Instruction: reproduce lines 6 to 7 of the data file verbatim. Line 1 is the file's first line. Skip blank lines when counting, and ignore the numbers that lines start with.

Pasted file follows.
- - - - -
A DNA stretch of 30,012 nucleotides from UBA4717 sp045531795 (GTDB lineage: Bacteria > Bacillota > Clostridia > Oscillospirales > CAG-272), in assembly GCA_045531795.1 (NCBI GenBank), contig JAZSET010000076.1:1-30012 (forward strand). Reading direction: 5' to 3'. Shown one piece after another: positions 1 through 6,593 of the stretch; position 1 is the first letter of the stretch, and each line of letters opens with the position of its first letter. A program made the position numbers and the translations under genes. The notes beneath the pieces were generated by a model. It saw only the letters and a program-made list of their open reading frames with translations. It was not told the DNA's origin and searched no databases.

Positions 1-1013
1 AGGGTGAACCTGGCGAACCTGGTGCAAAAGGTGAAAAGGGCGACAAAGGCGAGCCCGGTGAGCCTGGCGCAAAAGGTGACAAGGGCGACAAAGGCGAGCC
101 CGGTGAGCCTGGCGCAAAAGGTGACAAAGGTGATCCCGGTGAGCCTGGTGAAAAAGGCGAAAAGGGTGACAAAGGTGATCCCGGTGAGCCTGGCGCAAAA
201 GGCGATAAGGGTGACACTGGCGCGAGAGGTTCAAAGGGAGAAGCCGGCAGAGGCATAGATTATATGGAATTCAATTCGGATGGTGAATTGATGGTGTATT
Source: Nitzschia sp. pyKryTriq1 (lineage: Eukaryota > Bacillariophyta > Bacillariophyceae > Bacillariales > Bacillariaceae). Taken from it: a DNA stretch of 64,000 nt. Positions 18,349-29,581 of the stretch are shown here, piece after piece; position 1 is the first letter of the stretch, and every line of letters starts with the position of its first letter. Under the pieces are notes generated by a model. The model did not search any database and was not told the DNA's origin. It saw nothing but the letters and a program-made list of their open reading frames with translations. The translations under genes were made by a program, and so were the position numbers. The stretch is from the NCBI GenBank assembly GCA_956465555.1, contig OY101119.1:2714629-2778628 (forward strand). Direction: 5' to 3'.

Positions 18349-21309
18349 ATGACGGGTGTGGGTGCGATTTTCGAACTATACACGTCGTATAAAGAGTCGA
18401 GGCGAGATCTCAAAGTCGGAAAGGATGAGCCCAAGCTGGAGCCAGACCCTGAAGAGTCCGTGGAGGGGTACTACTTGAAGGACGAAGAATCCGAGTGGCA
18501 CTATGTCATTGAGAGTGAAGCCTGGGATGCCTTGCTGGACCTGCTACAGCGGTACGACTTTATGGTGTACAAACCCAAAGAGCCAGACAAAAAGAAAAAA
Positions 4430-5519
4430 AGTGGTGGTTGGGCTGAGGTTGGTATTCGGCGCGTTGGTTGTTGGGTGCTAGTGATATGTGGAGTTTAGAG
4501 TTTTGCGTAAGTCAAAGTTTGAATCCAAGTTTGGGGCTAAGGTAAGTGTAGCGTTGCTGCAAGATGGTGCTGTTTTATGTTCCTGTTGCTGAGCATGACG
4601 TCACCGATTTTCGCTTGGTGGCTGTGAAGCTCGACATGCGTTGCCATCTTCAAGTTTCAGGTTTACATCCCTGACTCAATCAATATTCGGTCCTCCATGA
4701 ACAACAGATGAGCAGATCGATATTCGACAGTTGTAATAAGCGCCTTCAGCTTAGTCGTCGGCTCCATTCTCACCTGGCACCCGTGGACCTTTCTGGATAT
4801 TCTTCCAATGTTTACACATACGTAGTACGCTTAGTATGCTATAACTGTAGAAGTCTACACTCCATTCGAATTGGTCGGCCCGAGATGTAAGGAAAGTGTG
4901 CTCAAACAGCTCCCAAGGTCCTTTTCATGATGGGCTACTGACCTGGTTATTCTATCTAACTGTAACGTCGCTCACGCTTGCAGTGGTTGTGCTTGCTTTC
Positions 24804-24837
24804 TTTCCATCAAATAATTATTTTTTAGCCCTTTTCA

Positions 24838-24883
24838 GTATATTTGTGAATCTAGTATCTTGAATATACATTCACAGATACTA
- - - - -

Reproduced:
Source: Nitzschia sp. pyKryTriq1 (lineage: Eukaryota > Bacillariophyta > Bacillariophyceae > Bacillariales > Bacillariaceae). Taken from it: a DNA stretch of 64,000 nt. Positions 18,349-29,581 of the stretch are shown here, piece after piece; position 1 is the first letter of the stretch, and every line of letters starts with the position of its first letter. Under the pieces are notes generated by a model. The model did not search any database and was not told the DNA's origin. It saw nothing but the letters and a program-made list of their open reading frames with translations. The translations under genes were made by a program, and so were the position numbers. The stretch is from the NCBI GenBank assembly GCA_956465555.1, contig OY101119.1:2714629-2778628 (forward strand). Direction: 5' to 3'.

Positions 18349-21309